Portland's City Council acted appropriately when it passed the $65 million security package last year.ÊIts centerpiece is replacing the open drinking water reservoirs on Mount Tabor with more secure underground storage facilities.

These water quality and public safety improvements are long overdue.ÊIt is unacceptable to allow 70 percent of the city's finished drinking water to be exposed in an open reservoir in a public park.ÊMany local and national members of the scientific and public health communities consider the threat posed by these open reservoirs as real Ñ and their existence, while beautiful, a disgrace.Ê

The Portland Utilities Review Board, the citizen's review panel on rate issues, voted unanimously last May to recommend that the council adopt this package.Ê Ratepayers currently are paying higher rates to help protect their drinking water from inadvertent or deliberate contamination in these exposed reservoirs.

The city fell a bit short by not including a better estimate of the true costs of the security package.ÊSufficient funds were not included for facilities on top of the buried reservoirs.ÊConsequently, the price tag of the package has now jumped nearly 17 percent, to $76 million, when the aboveground improvements are added.

The council and the review board could have been more aggressive in highlighting this shortcoming during the budget process and focused more attention on how to pay for the total costs.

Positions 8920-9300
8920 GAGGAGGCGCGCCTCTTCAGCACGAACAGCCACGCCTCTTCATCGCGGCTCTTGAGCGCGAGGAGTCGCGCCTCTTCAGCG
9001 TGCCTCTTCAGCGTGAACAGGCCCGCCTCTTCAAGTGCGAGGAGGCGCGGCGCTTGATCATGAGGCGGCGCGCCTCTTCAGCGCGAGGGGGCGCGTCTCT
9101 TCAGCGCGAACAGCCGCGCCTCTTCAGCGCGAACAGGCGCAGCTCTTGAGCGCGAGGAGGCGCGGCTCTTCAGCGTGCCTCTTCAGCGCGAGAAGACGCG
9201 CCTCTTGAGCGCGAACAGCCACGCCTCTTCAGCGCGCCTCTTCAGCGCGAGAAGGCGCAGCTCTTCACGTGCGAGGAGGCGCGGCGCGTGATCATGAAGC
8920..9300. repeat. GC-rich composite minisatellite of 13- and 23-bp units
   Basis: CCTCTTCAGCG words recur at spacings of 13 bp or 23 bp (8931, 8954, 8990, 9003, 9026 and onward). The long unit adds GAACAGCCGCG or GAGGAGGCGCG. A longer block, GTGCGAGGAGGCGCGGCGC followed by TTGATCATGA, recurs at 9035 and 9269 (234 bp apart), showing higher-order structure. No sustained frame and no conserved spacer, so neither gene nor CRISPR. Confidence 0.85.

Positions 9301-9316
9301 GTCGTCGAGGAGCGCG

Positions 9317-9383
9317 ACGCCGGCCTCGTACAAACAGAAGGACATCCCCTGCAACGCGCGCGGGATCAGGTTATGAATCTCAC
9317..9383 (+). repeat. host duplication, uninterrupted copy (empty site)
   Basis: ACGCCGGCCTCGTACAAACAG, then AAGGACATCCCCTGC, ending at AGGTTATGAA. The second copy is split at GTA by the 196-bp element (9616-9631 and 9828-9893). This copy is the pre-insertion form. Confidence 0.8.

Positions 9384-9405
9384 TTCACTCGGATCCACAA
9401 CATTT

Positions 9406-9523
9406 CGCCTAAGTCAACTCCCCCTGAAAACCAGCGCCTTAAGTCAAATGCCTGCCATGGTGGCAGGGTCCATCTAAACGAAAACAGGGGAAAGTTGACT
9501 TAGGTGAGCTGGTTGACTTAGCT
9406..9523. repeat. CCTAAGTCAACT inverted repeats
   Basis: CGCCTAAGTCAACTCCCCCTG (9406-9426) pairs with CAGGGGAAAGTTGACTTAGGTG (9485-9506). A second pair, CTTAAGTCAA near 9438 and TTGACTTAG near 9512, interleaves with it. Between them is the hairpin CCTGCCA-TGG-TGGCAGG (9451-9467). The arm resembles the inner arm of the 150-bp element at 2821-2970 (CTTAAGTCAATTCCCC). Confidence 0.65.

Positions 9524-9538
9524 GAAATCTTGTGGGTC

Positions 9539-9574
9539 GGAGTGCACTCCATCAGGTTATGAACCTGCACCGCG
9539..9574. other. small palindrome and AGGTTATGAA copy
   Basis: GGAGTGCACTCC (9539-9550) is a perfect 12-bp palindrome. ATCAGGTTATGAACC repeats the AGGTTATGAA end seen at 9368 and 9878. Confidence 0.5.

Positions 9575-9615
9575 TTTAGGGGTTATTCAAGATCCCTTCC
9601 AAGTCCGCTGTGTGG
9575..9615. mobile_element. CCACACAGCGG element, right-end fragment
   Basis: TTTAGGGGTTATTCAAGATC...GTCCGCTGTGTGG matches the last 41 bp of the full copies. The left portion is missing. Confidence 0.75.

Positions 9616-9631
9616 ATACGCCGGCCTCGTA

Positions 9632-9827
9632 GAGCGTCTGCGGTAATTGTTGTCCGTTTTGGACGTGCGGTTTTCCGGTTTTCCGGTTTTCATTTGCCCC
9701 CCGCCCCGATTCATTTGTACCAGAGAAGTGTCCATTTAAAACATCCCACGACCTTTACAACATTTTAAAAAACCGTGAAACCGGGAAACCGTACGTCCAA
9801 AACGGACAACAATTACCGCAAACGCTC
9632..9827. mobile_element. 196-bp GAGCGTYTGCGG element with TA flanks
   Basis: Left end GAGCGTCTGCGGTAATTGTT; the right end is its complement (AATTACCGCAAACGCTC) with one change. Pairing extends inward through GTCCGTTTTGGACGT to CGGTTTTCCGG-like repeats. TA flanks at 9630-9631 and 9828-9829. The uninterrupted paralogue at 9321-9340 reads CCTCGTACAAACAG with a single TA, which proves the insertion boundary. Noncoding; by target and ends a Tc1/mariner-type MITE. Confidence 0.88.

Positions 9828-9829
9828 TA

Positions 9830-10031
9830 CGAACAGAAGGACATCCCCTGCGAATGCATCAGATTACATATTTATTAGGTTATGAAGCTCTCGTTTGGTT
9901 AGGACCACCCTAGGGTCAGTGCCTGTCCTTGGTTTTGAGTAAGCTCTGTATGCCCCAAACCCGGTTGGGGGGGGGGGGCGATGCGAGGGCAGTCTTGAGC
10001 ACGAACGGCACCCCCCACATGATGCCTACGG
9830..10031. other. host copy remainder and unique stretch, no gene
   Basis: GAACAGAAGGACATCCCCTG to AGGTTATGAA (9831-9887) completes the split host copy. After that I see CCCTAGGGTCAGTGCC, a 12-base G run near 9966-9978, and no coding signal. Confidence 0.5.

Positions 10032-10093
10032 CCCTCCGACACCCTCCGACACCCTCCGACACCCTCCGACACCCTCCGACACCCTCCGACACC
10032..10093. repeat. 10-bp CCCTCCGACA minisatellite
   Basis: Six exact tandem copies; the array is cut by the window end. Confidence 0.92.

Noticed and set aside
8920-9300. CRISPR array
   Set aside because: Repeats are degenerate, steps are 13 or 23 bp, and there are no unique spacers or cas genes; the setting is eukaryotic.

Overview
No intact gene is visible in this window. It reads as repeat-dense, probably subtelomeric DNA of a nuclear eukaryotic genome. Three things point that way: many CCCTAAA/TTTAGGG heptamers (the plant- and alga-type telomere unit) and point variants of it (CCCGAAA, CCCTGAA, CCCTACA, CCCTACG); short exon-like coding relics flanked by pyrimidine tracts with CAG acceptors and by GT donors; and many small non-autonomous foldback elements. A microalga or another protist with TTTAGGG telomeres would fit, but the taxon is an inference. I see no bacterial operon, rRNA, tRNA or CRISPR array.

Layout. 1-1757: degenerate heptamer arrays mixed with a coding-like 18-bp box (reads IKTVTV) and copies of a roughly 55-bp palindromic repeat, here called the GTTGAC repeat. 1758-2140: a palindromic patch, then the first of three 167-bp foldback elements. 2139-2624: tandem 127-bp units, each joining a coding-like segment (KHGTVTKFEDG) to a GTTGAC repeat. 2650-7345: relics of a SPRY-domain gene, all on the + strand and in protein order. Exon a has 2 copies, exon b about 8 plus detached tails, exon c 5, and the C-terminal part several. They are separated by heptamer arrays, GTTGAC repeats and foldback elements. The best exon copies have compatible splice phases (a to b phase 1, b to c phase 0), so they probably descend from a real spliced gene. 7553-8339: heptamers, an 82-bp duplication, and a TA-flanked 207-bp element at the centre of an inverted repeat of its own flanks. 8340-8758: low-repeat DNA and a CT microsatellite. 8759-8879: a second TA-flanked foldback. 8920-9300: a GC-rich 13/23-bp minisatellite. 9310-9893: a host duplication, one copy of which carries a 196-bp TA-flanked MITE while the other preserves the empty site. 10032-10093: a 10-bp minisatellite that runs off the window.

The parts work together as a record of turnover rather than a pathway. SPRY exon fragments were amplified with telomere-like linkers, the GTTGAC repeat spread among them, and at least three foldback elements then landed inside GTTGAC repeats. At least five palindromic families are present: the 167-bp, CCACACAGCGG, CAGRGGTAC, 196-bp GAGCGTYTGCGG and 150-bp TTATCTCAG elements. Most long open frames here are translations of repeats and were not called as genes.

A local group has organized and is agitating for action aimed at preserving the open reservoirs on Mount Tabor.ÊNot content with working with the city to shape the new park space, the group is calling for a review of the fundamental decision and focusing attention on perceived 'conflicts of interest' and related political shenanigans.Ê

These secondary arguments should not detract from the basic issue of public safety and the need to replace an aging and outdated infrastructure.

The council's fundamental decision to create covered storage on Mount Tabor, while distasteful to some who live near the reservoirs and others who recall beautiful moments in that quiet park, is still the correct one.

Jim Abrahamson, a former chairman of the Portland Utilities Review Board, lives in Southeast Portland.

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